We almost always feel that way when we explore the waterfront & the Pike Place Market. So many cool spots to explore and photograph. The aquarium has the super cool giant Window on Washington Waters tank with diver presentations throughout the day, a great Crashing Waves wave pool, cool jellyfish and octopus exhibits, a series of touch pools, a sea & shore bird exhibit, and tons more. Super cute otters and a newly renovated harbor seal exhibit top things off. Definitely worth a visit…especially if it's been 10 years!!!
~Paul & Amber ETC
I've been meaning to stop by Gig Harbor for awhile now to check out the Harbor History Museum (and see T-bird #1!). A small protected harbor in Washington's South Sound, Gig Harbor is located on the Kitsap Peninsula (we call it Kitsap Island…dude, make it an island already!). It has a quaint, historic district with shops, restaurants, & cafes, places to launch & rent kayaks and SUPs (check out Lee's), & several marinas. We walked around town a little, snapped a few pictures, and grabbed lunch.
The Harbor History Museum is around the bend, a little far to walk from the main part of town so we drove. We thought it is reasonably priced, has a nice layout, and has just the right amount of artifacts.
As I mentioned before, I was super excited to see the first Thunderbird sailboat, a Northwest classic originally designed in 1958 using primarily plywood. Its designer, Ben Seaborn, drew up the plans by request of the Douglas Fir Plywood Association out of Tacoma Washington. Their attempt to make a small Northwest cruiser/racer that sleeps 4-ish & could be built by amateurs was a success. Can you think of anything else made from plywood that is this pretty?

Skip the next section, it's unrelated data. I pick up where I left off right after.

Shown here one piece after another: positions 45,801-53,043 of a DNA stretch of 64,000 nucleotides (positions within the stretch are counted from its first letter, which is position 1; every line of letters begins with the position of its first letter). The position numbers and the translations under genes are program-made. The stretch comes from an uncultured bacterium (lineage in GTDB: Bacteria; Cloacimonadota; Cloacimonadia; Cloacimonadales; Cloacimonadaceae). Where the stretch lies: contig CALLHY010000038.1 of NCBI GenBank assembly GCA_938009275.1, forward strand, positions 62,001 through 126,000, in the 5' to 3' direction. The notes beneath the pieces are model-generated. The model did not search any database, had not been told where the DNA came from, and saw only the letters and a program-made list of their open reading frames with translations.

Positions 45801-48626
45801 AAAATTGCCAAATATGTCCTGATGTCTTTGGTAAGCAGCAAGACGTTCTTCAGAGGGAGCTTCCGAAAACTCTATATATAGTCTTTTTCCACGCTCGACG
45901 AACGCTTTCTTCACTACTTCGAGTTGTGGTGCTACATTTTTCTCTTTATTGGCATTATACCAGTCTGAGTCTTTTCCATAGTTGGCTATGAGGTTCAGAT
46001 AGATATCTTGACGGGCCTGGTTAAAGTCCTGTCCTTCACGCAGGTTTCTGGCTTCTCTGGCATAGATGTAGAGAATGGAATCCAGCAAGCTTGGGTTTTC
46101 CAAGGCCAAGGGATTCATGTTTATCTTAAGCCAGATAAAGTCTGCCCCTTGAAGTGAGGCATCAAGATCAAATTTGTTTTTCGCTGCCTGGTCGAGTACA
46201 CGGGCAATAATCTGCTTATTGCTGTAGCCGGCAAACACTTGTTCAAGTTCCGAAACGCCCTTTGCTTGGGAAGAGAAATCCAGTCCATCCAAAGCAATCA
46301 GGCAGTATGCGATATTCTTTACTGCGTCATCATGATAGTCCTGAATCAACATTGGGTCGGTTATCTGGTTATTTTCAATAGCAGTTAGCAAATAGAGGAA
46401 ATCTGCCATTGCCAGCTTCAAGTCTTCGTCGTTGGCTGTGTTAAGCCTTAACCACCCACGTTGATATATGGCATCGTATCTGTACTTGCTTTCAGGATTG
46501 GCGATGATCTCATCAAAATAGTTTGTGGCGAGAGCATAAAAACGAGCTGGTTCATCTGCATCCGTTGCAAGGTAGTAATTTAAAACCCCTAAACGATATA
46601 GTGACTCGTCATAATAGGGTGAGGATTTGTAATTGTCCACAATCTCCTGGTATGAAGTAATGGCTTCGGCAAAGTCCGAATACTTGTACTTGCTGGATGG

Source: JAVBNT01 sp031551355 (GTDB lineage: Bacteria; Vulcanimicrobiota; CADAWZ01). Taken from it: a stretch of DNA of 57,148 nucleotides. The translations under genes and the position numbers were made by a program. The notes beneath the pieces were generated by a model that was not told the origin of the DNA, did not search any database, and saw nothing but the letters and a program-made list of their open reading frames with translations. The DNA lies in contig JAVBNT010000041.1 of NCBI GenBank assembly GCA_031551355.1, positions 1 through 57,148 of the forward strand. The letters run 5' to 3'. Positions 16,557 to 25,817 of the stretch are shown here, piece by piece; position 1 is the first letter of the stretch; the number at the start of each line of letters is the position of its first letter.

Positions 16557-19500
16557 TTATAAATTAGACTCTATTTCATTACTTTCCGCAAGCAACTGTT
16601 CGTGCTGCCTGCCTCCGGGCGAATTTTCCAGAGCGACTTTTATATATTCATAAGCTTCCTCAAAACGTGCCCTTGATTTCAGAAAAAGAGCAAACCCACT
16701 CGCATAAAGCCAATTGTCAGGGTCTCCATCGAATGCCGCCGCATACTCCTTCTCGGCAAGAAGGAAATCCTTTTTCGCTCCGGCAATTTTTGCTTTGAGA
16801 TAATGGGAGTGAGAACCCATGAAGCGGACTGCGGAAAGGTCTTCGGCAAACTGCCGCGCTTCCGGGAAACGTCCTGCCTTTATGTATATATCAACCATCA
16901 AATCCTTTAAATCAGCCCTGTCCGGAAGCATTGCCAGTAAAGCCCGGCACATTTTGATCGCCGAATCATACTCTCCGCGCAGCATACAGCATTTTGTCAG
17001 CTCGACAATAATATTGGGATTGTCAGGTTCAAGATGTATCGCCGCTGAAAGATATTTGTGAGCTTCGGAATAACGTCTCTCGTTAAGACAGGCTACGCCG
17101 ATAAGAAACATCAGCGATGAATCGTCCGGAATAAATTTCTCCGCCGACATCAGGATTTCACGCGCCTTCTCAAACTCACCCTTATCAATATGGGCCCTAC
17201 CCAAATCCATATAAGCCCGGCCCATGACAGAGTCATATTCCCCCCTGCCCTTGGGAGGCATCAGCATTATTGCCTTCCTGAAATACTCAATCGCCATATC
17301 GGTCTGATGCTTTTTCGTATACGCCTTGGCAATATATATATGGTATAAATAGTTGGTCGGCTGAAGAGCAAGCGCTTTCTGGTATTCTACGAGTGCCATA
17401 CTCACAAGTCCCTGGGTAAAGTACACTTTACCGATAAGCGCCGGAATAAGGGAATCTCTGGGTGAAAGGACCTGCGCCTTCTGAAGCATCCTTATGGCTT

The museum was hosting a special exhibit on prehistoric underwater sea creatures. A little gimmicky for the museum - come see our savage sea monsters!…I'm pretty sure we stopped calling dinosaur-like creatures monsters in the 60s - but hey, it's effective and great for kids. I love dinosaur exhibits. OK, these aren't technically dinosaurs. Whatever. Look, a giant turtle!
Be sure to wander outside and check out the one room school house.
All & all, a great place to spend the day. Little shops and cafes, kayaking and sailing opportunities, museum. Spend time here and live the Northwest dream!
~Paul & Amber ETC
Spending a lot of time paddling the Northwest's waters has given me a renewed appreciation of the Puget Sound's native tribes. I was getting ready to launch the other day when someone mentioned the new Suquamish Museum. We sail Suquamish/Port Madison waters regularly and drive through the community every time we take the Bainbridge ferry to Kitsap and continue to the Olympic peninsula. With the ferry ride, Suquamish is about an hour from downtown Seattle. It also happens to be the location of Chief Sealth's (Chief Seattle) gravesite.